The rest--or the best--of Beethoven
From the July, 2010 issue
If, as aged piano pedagogues aver, Bach's forty-eight preludes and fugues are the Old Testament of the solo piano repertoire and Beethoven's thirty-two sonatas are its New Testament, then Beethoven's thirty-seven miscellaneous pieces for solo piano are its Apocrypha, those hidden and occult texts that didn't make the final cut.
That antique analogy holds up to a point--how many listeners know Beethoven's rondo nicknamed "Rage over a Lost Penny" or his variations on "Rule Britannia"--but only up to a point. Because as well known as his "Moonlight," "Appassionata," and "Tempest" sonatas are, surely Beethoven's greatest hit for solo piano is the bagatelle nicknamed "Für Elise." And it could as easily be said that the Andante favori, the Waldstein sonata's excised slow movement, is his most beautiful single work for solo piano, while the vast Diabelli Variations is his greatest single work for solo piano. Indeed, it could be argued that the rest of Beethoven's solo piano works might well contain some of the best of Beethoven's solo piano works.
Louis Nagel, a mature but by no means aged piano pedagogue at the U-M School of Music, aims to make that point with two concerts at the Kerrytown Concert House on July 8 and 11, which he's billed as "The Other Beethoven." Virtuoso that he is, Nagel has picked some choice knuckle-busters, including the magnificent Fifteen Variations and Fugue on an Original Theme--called the Eroica Variations because the composer took them as the basis for the finale of his mighty Eroica Symphony--along with the Six Bagatelles Opus 126, the composer's final works for solo piano, as well as a host of other works including, of course, "Für Elise."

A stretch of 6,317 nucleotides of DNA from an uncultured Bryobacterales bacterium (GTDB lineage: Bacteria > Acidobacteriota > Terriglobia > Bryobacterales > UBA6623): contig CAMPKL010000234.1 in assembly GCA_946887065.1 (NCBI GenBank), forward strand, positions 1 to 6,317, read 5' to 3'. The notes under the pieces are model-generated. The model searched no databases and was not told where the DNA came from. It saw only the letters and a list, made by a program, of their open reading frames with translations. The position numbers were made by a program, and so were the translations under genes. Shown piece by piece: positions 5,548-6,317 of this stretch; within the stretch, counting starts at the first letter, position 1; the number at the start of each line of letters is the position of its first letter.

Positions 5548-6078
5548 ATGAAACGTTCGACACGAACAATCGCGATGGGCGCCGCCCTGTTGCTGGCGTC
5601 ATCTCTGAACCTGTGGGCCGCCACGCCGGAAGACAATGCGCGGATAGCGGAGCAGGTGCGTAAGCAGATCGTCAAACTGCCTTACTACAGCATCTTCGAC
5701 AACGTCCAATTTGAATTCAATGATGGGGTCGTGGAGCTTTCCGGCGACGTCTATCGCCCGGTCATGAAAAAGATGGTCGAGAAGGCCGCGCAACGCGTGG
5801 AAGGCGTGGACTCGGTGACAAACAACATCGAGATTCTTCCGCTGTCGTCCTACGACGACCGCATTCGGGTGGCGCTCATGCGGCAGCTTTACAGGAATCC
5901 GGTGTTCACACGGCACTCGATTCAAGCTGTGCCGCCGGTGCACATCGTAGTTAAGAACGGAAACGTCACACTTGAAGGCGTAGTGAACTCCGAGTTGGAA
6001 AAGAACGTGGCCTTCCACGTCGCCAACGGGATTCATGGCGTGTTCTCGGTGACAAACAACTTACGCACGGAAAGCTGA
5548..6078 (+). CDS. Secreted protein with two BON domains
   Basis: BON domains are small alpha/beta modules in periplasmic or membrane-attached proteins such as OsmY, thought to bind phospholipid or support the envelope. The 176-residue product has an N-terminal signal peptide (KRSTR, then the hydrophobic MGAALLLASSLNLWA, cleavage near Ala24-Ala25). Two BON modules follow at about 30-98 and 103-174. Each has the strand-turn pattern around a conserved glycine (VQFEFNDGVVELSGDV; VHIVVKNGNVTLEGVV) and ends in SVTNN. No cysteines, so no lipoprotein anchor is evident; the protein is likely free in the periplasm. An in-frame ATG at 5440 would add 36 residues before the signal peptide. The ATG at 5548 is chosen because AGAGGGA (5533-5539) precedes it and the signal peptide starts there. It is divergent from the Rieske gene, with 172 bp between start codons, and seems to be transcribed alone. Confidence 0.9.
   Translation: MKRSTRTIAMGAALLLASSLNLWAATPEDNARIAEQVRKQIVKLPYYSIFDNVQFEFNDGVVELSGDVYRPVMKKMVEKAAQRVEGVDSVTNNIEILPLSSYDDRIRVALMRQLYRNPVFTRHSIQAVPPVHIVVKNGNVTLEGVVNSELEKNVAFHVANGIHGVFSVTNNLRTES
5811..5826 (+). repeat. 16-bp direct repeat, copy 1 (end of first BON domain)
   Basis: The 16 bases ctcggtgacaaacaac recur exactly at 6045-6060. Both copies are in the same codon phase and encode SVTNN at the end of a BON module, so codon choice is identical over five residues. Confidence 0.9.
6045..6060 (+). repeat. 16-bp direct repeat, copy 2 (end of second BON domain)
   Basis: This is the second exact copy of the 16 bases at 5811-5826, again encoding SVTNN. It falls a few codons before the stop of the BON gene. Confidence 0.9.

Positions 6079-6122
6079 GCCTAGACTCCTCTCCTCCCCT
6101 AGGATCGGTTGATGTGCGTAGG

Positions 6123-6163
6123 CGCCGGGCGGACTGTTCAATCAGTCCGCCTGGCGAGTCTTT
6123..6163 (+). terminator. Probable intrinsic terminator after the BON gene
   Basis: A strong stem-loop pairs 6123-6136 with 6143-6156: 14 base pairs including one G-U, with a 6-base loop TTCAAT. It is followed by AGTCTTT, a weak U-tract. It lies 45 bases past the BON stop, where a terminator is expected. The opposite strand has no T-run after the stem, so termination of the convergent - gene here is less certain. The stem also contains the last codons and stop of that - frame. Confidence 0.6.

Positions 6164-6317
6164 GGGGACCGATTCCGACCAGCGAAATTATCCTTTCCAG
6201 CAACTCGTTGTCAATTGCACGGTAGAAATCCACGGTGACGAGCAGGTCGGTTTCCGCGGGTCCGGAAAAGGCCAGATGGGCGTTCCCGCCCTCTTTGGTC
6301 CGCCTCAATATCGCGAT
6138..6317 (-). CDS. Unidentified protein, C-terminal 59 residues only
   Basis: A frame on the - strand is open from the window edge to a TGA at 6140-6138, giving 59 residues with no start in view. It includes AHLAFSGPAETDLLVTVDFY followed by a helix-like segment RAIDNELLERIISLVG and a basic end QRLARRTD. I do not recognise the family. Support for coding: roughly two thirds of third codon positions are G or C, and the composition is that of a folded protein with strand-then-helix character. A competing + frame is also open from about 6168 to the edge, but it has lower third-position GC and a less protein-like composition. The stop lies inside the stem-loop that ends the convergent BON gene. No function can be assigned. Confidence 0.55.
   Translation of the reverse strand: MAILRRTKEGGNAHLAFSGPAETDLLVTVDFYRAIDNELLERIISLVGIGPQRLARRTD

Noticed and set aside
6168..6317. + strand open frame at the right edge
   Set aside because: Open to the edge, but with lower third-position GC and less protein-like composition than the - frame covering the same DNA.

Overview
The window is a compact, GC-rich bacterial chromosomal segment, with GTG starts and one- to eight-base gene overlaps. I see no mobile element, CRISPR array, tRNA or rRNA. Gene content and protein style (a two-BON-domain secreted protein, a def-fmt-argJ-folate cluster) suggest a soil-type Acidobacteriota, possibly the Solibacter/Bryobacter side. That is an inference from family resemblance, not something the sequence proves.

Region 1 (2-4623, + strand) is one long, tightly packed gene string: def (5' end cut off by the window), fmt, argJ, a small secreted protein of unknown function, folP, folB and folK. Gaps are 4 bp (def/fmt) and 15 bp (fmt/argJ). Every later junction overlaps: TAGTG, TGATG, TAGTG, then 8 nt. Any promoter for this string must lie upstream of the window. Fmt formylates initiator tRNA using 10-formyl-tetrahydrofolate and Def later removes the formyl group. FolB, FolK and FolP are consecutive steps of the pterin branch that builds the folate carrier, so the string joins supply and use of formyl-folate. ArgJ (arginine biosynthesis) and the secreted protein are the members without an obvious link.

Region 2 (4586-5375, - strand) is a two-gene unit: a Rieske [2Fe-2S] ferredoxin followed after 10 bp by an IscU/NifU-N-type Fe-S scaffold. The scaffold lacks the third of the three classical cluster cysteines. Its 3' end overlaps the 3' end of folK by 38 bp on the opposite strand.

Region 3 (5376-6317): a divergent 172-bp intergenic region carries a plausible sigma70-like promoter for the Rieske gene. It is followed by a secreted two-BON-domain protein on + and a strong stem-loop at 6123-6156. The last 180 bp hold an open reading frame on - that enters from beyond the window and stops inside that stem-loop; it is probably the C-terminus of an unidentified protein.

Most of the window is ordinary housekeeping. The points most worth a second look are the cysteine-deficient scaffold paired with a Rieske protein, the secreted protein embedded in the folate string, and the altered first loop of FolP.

For fans of the pianist, no more need be said. But for those who don't know him yet--and where have you been since he moved to town forty years ago?-Louis Nagel's got a pearly tone, a subtle touch, a brilliant technique, a firm grasp of form, a robust sense of rhythm, a lovely way of spinning out a phrase for maximum lyrical effectiveness, and a deft way of balancing lines so that every strand is clear. On top of that, the guy is a knowledgeable and witty raconteur, a talent he displays at each performance in his trademark commentary between pieces, as well as in two free lectures on Beethoven on July 7 and 10, also at the Kerrytown Concert House.
[Originally published in July, 2010.]
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